A few days after my birthday, my older, very Christian cousin took me to lunch at a place called Eat Pray Love. Turns out it was a Christian restaurant — someone gets baptized every hour. You know, dinner and a show. Now I have nothing against religion, but it just isn’t for me. My cousin and I usually agree to disagree, but somehow we get to talking. I tell her I think it’s great she believes in something so strongly, but I will never be like her. She says, “this is hard for me to live with because you’re going to hell.” I mean as far as birthday wishes go, this line was definitely one of my favorites. Up until this moment, I had no idea my cousin held such a high standing in the Christian community: SHE was the one who determined who went to Hell.
This phenomenon of righteous judgment passed down upon Americans is not limited to my birthday lunch. As Steve Corbin, a professor from the University of Northern Iowa explains on January 8th of 2020, “Tens of thousands of Americans are putting their self-righteousness and moral superiority to judge others as if they were God.” And beyond using religious justification simply at the dinner table (where it belongs) it has increasingly crept its way into the American political landscape, a place our founders explicitly did not want it to be. Using religion as a political weapon is dangerous. The only things that should ever be used as political weapons are school shootings and unborn children. So let’s take a look at why religion has become such a popular weapon for American politicians and how this hurts our nation. Then, we’ll discuss how to disarm politicized religion.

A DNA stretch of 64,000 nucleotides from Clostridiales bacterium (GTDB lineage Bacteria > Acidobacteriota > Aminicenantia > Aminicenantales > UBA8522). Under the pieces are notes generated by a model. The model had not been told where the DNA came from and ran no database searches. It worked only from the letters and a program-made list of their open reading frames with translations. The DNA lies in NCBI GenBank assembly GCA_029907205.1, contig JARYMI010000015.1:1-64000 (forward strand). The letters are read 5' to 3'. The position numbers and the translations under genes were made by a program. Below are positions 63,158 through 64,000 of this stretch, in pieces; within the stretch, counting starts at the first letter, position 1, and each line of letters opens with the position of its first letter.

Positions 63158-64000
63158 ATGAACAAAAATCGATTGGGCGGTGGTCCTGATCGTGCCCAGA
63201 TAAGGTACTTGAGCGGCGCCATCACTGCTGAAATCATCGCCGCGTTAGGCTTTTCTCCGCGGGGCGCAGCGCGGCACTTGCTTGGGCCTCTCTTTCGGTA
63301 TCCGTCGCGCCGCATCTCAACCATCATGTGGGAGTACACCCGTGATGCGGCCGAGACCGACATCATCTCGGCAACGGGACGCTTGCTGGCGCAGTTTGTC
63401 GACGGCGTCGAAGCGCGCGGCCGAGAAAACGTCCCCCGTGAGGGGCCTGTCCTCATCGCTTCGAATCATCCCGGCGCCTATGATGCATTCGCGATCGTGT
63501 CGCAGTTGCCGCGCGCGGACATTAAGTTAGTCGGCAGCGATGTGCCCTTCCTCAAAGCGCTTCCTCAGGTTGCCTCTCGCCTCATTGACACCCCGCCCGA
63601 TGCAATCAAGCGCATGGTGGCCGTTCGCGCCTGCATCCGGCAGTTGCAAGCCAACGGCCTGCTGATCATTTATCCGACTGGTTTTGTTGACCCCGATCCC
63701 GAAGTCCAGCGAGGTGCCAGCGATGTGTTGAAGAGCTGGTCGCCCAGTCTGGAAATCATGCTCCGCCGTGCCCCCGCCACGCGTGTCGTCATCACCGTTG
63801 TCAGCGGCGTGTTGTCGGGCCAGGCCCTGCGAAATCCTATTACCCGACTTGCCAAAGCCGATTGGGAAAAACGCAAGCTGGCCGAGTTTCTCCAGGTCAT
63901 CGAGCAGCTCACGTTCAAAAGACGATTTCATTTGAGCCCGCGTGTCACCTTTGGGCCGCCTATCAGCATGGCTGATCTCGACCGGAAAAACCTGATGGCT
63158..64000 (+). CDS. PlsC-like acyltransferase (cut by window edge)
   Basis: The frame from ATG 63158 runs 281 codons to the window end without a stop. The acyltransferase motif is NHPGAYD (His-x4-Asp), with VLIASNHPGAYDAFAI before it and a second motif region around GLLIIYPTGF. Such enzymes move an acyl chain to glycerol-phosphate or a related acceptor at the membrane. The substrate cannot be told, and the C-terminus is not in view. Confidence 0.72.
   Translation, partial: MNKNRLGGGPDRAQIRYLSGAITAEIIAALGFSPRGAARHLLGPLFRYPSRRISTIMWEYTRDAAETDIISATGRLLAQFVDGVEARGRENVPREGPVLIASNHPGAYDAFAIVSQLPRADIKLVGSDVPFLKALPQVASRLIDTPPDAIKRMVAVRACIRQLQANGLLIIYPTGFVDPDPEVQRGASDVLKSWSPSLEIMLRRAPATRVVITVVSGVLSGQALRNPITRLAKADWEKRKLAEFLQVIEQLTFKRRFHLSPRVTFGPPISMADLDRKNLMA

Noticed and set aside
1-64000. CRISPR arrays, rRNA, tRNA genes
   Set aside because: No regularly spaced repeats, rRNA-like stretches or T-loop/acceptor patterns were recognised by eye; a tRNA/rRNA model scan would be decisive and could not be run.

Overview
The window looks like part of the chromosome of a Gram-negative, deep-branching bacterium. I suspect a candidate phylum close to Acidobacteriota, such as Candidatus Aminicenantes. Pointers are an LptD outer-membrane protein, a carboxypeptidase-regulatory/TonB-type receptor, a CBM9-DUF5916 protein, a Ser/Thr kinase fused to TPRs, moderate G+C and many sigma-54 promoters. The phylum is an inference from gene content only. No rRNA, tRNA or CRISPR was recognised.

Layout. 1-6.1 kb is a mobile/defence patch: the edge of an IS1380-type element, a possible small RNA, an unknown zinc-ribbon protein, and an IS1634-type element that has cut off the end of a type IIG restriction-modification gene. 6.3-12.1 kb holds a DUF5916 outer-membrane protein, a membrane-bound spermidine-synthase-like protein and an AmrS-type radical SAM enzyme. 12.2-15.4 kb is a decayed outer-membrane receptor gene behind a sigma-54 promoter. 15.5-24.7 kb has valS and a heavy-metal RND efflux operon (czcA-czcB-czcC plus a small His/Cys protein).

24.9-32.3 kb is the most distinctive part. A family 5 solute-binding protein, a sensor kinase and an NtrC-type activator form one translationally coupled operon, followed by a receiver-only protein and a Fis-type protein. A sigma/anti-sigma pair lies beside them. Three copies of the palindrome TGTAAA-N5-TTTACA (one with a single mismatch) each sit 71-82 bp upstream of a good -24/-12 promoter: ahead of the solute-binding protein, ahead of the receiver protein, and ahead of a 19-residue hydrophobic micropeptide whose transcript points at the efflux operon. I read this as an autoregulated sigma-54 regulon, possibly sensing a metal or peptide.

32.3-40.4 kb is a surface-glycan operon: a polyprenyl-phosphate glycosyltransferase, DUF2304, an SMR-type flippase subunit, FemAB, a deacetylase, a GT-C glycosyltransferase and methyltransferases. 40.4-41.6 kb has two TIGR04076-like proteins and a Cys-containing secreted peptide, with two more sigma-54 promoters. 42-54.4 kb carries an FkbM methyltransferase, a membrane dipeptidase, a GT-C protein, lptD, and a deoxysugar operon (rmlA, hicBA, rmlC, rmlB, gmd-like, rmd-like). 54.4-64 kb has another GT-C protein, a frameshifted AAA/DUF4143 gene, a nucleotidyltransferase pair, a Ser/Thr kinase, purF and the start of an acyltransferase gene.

After my cousin told me I was going to hell, at first all I could do was laugh. But then I realized that this was a great opportunity to find out which other family members would be joining me. I asked her if my dad was. She said absolutely. I then asked her if our Jewish grandmother was. She didn’t know. (This is a Public Service Announcement: if you are Jewish, you are safe. Once again, you are the chosen people.)
The first reason behind our nation’s fascination with brandishing Bibles is credibility. Let’s break this down using Donald Trump’s visit to North Korea:
Trump was the first president to ever visit North Korea. Rather than acting as a catalyst for positive change within DPRK, Donald Trump’s visit did something far more dangerous: he granted them legitimacy. A United States president visited North Korea. This does not tell other nations that the United States is a powerful country, rather it tells the rest of the world that the United States takes North Korea seriously, and other nations should as well.